Sergey L. Berdnik received the degree (similar to M.S.) in Radiophysics and Electronics from V. N. Karazin Kharkiv National University, Kharkiv, Ukraine in 2000, and received his Ph.D. degree in 2010. From 2000 he has been a research worker and Assistant Professor with the Department of Radiophysics, V. N. Karazin Kharkiv National University. Нe is currently an Associate Professor, also part-time Senior Researcher. His research interests include electromagnetic theory, diffraction's problems in applied electrodynamics, theory of waveguide-slot coupling elements and antennas array, theory of thin impedance vibrators and their arrays.

Victor A. Katrich was born in Kharkiv, Ukrainian SSR, on September 18, 1944. He received the degree (similar to M.S.) in Radiophysics and Electronics from M. Gorky Kharkiv State University, Kharkov, Ukraine in 1968, and the Ph.D. degree in 1981. Since 1968 he has been with the M. Gorky Kharkiv State University (now V. N. Karazin Kharkiv National University). Since 1981 he has been Senior Researcher at the Department of Radiophysics. From 2005 until now he is Full Professor, also part-time Principle Scientist. His research interests include electromagnetic theory, diffraction's problems in applied electrodynamics, theory of the waveguide-slot coupling elements, theory of radiation of the arbitrary length slots and curvilinear slots cut in walls of the single-mode and poly-modal waveguides.

Mikhail V. Nesterenko was born in Tallinn, Estonian SSR, on February 3, 1957. He received the degree (similar to M.S.) in Radiophysics and Electronics from M. Gorky Kharkiv State University, Kharkov, Ukraine in 1979, and the Ph.D. degree in 1989. Since 1979 he has been with the M. Gorky Kharkiv State University (now V. N. Karazin Kharkiv National University). Since 1989 he has been Senior Researcher at the Department of Radiophysics. From 2012 until now he is Doctor of Science and the Principle Scientist. His research interests include electromagnetic theory, diffraction's problems in applied electrodynamics, theory of thin impedance vibrators and their arrays, theory of waveguide-slot coupling elements.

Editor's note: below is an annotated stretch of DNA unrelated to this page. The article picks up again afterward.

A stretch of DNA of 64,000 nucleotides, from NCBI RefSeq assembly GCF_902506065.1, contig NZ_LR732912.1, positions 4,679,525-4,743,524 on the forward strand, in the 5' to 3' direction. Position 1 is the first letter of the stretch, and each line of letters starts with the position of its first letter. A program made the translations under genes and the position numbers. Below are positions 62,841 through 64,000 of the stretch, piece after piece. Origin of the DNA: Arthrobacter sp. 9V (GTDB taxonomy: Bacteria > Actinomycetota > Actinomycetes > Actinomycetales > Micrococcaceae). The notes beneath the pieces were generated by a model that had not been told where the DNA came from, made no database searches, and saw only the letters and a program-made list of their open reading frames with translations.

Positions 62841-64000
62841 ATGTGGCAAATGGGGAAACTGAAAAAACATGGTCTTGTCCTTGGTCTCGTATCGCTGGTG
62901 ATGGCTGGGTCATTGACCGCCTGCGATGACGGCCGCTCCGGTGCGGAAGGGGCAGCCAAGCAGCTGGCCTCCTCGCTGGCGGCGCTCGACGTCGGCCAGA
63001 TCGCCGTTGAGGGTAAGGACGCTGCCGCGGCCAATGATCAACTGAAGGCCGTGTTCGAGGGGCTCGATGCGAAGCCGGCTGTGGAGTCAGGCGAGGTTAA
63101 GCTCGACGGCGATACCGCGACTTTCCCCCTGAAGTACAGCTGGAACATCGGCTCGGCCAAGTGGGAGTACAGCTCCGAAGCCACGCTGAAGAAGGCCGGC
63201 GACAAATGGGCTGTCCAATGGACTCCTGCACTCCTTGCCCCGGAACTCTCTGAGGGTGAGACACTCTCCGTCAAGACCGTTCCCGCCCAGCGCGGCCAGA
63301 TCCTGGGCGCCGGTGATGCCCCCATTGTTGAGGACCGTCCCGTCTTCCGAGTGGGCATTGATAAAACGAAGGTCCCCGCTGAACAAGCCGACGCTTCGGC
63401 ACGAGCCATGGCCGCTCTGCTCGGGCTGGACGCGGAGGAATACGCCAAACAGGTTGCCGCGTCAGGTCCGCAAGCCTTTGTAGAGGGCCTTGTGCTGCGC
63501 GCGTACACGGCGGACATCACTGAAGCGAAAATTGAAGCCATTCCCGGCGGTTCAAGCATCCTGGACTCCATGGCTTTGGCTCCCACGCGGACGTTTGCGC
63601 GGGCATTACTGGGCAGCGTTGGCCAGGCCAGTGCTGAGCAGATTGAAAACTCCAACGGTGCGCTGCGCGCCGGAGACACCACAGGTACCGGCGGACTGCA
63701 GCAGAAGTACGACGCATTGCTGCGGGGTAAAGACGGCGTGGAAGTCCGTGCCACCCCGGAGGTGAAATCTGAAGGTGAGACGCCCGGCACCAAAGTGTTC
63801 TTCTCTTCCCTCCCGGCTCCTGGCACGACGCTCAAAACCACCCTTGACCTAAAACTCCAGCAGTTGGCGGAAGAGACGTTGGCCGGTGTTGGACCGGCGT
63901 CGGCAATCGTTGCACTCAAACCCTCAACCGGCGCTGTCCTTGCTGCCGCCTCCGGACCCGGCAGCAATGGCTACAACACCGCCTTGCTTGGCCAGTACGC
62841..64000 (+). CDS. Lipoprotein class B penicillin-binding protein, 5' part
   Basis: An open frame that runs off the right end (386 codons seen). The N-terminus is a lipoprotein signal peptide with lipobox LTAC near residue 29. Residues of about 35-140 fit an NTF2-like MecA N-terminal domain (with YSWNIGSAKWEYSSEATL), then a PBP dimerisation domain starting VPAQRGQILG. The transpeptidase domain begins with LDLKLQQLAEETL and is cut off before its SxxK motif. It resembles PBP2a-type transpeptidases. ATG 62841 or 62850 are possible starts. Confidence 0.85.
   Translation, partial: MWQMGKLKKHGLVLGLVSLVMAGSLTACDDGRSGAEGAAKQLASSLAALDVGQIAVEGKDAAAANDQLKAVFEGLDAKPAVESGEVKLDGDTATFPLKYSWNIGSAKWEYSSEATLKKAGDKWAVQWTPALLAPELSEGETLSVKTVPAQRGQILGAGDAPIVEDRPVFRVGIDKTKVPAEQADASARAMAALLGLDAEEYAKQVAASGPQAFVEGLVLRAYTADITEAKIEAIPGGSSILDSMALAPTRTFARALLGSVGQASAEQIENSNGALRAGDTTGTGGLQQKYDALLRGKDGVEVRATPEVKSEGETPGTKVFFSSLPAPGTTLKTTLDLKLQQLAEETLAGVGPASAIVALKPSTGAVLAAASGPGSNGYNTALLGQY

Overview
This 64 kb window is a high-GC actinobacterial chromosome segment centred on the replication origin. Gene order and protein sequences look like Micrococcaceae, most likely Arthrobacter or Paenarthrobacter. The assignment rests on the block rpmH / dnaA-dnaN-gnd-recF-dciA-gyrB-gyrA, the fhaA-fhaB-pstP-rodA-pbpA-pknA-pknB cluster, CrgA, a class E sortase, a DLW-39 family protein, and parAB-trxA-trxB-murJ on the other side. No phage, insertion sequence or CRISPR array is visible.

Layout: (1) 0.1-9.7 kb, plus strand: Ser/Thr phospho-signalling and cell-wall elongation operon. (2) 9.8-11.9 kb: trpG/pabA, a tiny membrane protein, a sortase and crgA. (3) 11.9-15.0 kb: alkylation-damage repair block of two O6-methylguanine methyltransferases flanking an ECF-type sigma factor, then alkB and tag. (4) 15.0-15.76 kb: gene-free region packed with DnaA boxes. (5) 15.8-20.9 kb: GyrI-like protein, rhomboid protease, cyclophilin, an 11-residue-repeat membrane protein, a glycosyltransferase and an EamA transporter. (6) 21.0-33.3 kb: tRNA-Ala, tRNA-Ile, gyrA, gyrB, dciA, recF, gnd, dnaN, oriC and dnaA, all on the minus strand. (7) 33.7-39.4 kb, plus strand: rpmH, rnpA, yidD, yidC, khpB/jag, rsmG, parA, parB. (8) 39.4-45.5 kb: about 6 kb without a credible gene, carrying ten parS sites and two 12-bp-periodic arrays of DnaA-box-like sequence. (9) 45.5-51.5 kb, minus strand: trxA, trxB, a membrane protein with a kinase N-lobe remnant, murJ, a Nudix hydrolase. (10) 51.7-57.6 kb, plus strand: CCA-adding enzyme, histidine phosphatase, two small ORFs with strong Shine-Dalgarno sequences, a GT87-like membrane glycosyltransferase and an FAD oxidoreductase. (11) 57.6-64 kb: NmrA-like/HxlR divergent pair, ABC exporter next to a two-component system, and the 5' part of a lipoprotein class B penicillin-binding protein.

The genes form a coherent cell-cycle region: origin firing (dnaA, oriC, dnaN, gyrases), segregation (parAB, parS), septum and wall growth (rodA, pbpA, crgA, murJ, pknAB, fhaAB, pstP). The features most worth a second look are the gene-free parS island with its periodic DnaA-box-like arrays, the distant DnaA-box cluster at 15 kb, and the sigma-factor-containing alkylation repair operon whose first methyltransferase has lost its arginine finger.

Yuriy M. Penkin was born in Kharkiv, Ukrainian SSR, on July 29, 1960. He received the degree (similar to M.S.) in Radiophysics and Electronics from M. Gorky Kharkiv State University, Kharkiv, Ukraine in 1982, and the Ph.D. degree in 1988. Since 1982 he has been with the M. Gorky Kharkiv State University (now V. N. Karazin Kharkiv National University). Since 1988 he has been Senior Researcher at the Department of Radiophysics. From 2002 until now he is Full Professor, also part-time Senior Researcher. His research interests include electromagnetic theory, diffraction's problems in applied electrodynamics, theory of the waveguide-slot coupling elements and theory of the excitation of electromagnetic waves in volumes with curvilinear coordinate boundaries.